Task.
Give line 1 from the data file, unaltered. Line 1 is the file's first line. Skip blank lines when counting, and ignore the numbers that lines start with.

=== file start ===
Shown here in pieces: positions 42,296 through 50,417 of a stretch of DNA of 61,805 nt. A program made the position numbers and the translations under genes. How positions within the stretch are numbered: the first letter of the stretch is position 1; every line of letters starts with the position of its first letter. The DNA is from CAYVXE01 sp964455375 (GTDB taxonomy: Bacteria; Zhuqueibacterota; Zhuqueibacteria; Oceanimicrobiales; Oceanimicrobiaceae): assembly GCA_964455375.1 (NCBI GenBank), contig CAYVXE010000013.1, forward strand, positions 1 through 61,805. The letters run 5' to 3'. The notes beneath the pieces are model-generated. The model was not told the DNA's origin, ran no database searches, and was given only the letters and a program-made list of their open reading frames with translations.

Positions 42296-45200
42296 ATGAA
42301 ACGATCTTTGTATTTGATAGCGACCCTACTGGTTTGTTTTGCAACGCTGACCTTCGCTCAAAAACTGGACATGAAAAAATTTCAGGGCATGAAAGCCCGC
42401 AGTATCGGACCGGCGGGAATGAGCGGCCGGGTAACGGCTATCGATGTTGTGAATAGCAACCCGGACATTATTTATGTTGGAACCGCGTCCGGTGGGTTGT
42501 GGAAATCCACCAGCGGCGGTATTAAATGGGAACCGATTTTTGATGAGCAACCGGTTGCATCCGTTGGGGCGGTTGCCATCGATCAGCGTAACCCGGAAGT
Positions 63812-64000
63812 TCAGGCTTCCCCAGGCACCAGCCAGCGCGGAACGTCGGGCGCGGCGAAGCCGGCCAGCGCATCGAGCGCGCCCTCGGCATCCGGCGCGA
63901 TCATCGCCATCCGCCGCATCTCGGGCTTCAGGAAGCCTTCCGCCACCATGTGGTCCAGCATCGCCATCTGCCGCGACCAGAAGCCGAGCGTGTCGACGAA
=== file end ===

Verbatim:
Shown here in pieces: positions 42,296 through 50,417 of a stretch of DNA of 61,805 nt. A program made the position numbers and the translations under genes. How positions within the stretch are numbered: the first letter of the stretch is position 1; every line of letters starts with the position of its first letter. The DNA is from CAYVXE01 sp964455375 (GTDB taxonomy: Bacteria; Zhuqueibacterota; Zhuqueibacteria; Oceanimicrobiales; Oceanimicrobiaceae): assembly GCA_964455375.1 (NCBI GenBank), contig CAYVXE010000013.1, forward strand, positions 1 through 61,805. The letters run 5' to 3'. The notes beneath the pieces are model-generated. The model was not told the DNA's origin, ran no database searches, and was given only the letters and a program-made list of their open reading frames with translations.